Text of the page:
Men without Women by Haruki Murakami
New York. Knopf. 2017. 227 pages.
Men without Women comprises seven short stories, four of which have appeared in other publications. All display elements of Haruki Murakami’s fiction that readers have come to expect: magical realism, the Beatles, cats and jazz, and abrupt endings without easy resolution. We come to realize this last element is entirely appropriate precisely because there is no pat answer, no comfortable place, no way to tie up loose ends for the protagonists of these tales who, as the title notes, are missing an important woman. The parameters of this lack differ, of course, and the degree to which we can sympathize will likewise vary, but the emotional complications of that lack are something most readers will understand and appreciate at a visceral level, even if the tale seems beyond comfortable comprehension.
Three of the stories are particularly effective. “Samsa in Love” is a playful reversal of Franz Kafka’s “The Metamorphosis.” Here, Gregor the cockroach wakes up to find he is human, and his first interaction is with a hunchbacked woman who is convinced he is slow and only interested in her for kinky sex. Like Gregor, we know nothing but the realities of the moment. “Scheherazade” is the most unsettling work in the collection. Here, Murakami is at his best, probing the seemingly unfathomable reasons for connection while asking of the reader a degree of indulgence and understanding of what it means to be needy and the lengths one might go to satisfy those desires. Finally, “Kino” raises far more narrative questions than it answers before sinking almost languidly into a surrealistic pool of self-questioning that also appears to offer an answer only to pull it away at the last moment. This instability powerfully conveys the force of the protagonist’s loss.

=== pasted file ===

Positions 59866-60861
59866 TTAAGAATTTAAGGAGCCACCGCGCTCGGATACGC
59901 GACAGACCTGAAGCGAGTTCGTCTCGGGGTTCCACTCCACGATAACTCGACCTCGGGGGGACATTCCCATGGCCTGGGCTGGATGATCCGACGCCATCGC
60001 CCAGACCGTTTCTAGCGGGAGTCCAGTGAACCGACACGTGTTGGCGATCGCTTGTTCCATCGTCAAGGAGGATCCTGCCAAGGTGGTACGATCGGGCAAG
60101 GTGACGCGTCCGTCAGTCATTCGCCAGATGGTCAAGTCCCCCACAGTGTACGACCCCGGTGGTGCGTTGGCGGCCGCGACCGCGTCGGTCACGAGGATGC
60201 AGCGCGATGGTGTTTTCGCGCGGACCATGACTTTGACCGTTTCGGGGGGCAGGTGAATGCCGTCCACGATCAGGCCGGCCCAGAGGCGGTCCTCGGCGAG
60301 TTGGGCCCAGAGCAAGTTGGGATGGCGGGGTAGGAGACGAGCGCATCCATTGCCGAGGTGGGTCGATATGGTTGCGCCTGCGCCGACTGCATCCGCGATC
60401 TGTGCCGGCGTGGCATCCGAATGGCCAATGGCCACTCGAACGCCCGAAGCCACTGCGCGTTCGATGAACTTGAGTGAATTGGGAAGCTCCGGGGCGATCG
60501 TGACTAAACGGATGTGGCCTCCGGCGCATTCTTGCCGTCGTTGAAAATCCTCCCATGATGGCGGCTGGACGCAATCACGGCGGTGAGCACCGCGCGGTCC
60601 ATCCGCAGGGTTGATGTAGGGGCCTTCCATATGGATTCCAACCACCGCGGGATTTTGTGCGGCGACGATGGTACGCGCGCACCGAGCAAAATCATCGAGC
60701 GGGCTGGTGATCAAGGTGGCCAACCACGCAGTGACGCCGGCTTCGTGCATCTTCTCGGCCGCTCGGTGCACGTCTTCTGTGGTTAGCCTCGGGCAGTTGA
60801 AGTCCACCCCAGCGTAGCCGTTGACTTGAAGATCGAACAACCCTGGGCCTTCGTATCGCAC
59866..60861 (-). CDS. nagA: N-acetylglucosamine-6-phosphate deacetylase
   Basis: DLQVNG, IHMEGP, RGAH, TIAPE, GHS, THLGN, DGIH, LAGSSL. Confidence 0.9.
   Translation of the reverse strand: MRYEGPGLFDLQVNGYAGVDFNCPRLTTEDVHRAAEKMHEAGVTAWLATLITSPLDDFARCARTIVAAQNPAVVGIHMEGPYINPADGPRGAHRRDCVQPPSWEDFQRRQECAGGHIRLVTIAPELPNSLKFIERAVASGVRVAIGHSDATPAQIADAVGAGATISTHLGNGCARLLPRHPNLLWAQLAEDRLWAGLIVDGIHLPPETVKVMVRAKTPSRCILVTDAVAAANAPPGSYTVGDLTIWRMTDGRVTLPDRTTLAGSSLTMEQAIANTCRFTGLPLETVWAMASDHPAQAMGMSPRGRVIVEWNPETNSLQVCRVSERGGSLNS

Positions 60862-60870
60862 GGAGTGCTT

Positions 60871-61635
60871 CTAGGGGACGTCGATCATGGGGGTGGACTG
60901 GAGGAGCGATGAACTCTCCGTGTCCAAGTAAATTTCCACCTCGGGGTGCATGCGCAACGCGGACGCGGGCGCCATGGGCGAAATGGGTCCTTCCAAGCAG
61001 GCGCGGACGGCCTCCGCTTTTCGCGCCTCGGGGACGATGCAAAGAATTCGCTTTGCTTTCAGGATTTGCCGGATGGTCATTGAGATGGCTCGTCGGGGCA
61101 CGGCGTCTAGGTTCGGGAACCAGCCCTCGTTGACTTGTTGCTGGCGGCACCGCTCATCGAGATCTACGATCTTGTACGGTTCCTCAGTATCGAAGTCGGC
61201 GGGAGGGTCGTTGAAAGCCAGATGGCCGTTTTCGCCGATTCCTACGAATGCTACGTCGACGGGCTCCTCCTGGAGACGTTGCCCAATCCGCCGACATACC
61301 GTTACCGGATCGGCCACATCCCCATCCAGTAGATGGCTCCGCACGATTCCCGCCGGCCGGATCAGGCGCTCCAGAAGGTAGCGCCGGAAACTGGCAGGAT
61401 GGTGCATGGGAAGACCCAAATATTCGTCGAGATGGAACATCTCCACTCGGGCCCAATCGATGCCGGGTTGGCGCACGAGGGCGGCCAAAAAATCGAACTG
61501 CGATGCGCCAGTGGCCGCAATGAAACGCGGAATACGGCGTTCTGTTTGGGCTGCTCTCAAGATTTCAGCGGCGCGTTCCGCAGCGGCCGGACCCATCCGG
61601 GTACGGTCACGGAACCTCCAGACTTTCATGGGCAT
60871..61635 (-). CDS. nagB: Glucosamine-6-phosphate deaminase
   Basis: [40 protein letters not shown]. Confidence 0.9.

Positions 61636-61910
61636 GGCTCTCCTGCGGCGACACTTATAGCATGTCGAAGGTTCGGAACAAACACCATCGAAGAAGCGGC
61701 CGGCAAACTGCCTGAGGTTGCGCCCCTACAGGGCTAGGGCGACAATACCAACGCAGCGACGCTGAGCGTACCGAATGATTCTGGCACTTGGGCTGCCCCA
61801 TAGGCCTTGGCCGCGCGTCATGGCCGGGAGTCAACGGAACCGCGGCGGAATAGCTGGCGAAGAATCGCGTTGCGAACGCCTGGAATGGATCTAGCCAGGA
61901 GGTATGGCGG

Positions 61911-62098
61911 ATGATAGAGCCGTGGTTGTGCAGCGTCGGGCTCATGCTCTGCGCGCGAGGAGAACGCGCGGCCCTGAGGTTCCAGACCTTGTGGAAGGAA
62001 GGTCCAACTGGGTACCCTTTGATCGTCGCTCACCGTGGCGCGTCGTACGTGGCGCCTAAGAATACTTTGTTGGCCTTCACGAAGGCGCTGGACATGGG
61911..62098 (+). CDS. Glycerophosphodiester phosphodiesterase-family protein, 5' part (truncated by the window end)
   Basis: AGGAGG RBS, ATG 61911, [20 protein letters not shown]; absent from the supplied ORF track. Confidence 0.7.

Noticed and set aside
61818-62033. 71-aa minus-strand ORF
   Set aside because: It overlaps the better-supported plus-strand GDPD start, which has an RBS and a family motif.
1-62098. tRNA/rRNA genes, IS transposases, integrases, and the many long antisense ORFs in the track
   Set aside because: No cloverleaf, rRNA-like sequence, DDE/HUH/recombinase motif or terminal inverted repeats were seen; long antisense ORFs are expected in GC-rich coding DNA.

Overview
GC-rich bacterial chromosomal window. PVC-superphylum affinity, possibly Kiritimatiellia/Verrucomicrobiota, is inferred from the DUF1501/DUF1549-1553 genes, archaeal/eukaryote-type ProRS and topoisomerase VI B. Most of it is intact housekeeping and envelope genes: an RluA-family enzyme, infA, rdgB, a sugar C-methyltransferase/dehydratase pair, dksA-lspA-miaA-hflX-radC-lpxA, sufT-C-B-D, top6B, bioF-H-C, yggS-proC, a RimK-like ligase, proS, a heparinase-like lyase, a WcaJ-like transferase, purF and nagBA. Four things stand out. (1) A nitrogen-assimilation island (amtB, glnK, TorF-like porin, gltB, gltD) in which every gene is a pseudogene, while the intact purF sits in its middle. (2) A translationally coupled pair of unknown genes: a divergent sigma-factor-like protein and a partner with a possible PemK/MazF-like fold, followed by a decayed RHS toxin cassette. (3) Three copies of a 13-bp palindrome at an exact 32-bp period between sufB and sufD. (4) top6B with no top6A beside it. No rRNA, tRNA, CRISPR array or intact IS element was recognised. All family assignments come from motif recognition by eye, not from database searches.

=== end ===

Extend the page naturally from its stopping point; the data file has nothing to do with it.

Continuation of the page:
Despite the generally engaging nature of these seven vignettes, however, it was with some disappointment that I put the book down, for I could not help feeling that Murakami had been unable to go beyond his previous work. The specific contexts are new, and a different problem is the focus, but the stories feel overly familiar, as if we have read them before. Die-hard Murakami fans will welcome them, and readers new to Murakami will discover why he is internationally renowned. Those hoping for something truly fresh may very well experience a sense of emptiness . . . as do the men without women.
Erik R. Lofgren